Probably due to the fact that this was beach that I had never ridden before, so the exploration aspect of the day was perhaps the paramount influence on things. It could also have been the absolute perfect weather that I encountered for this adventure….either way, I look forward to returning to this very spot and riding here again!
I also did a couple of rides on sections of the North Country Trail from both the M10 and then the Free Soil Trailheads. I did them both as out and back rides. The North Country National Scenic Trail stretches approximately 4,600 miles from Crown Point in eastern New York to Lake Sakakawea State Park in the Dakotas. I’ve ridden bikes on the NCT in Pennsylvania, Wisconsin and Michigan. Some parts of the NCT do not allow bicycles, so you have to check the local bike policy before you ride. The NCT in the Manistee National Forest is open to bikes and pretty damn incredible. The trail feels like it’s been here for hundreds of years. The two sections that I rode on my visit were well maintained and marked. I can see why the trail guide provides GPS coordinates, because the trail heads were a little tricky to locate. Once you do find one of the trailheads, you’ll be in for a great ride. The trail winds through pine and hardwood forest and on both rides the smell of the pine was just the tonic that I needed! I came across a couple of reptiles on my rides. I found a blandings turtle out for a hike on the NCT. I also came very close to running over the tail of a four foot long, blue racer. I was just zipp’n along on one of the nice flowy sections, when suddenly a dark tree branch in the trail turned out to be a big snake. It kinda freaked us both out. I just kept on thinking how the miles and miles of perfect sandy singletrack were tailor made for plus bikes.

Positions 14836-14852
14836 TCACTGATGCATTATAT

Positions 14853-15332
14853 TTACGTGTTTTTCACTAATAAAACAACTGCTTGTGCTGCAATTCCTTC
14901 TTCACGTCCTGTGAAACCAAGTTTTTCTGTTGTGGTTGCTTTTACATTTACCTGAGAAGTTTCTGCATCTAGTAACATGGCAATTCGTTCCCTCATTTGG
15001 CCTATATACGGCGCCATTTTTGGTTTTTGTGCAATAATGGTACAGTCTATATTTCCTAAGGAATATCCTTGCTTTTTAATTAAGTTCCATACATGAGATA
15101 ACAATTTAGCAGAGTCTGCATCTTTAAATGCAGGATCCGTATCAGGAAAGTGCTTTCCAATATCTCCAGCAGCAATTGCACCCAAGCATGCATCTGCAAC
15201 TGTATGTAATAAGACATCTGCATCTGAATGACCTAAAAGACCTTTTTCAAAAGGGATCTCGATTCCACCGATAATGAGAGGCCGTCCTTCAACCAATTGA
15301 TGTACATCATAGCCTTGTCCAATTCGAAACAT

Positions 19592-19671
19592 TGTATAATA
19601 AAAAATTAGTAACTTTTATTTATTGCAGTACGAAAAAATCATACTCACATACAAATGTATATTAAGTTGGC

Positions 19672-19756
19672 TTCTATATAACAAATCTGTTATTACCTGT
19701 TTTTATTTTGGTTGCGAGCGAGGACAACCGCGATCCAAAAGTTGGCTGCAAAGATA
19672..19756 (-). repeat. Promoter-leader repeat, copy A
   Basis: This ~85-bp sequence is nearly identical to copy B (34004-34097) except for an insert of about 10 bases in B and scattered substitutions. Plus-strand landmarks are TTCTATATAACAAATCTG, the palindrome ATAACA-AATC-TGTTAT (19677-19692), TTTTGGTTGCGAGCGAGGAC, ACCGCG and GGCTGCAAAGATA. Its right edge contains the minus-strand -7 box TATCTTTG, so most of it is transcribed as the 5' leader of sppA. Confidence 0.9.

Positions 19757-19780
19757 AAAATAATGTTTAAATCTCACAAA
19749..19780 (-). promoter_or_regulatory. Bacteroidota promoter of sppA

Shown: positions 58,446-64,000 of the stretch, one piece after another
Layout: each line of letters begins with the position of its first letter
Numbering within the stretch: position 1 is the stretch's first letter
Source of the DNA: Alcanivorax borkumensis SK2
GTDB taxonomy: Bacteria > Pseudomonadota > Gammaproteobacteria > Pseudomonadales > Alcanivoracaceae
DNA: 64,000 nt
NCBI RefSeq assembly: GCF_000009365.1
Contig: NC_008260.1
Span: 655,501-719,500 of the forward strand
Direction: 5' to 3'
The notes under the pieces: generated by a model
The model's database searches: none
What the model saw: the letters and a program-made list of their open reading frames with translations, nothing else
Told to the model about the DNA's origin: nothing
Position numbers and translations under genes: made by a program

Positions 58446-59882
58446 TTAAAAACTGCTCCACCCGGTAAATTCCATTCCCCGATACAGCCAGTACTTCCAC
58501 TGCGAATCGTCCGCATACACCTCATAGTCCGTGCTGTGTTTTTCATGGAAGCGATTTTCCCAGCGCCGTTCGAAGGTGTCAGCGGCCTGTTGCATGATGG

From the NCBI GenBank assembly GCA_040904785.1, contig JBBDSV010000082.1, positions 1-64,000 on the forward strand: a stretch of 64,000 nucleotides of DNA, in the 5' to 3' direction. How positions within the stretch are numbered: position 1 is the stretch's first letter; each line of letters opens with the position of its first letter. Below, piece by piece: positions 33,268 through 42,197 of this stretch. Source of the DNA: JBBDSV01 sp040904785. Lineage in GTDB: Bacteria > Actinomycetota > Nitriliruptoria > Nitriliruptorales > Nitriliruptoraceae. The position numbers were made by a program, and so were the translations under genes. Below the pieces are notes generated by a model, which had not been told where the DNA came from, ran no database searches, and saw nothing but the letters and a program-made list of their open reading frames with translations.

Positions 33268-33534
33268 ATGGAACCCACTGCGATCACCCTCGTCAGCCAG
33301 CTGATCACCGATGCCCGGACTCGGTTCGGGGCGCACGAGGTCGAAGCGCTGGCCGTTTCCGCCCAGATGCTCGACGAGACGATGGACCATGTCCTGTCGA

The trail in the photo above is very typical of the NCT north of Free Soil Road. A foot wide with a blanket of pine needs over sand and lined with fern and moss. The trail also goes across Deadhorse Marsh on an impressive boardwalk.
When I would return to camp, in the evenings, I would grill up some dinner and then enjoy a nice cruise around the little trail loop in the campground and the beach. I think a lot of travelers drive right by this little slice of paradise on their way to Traverse City or the UP. I think this area would make a great spot for a family vacation. There are quaint and historic places to visit in Ludington and Manistee with shopping and restaurants. There are all kinds of trails for all abilities and incredibly uncrowded beaches. Hell, there’s even a golf course up there, that has to have some pretty kick ass bunkers!
I hope you enjoyed this little travelogue from my visit to Mason and Manistee Counties. I’m on the brink of another road trip that will take me out west so stay tuned for more road reports right here on fat-bike dot com!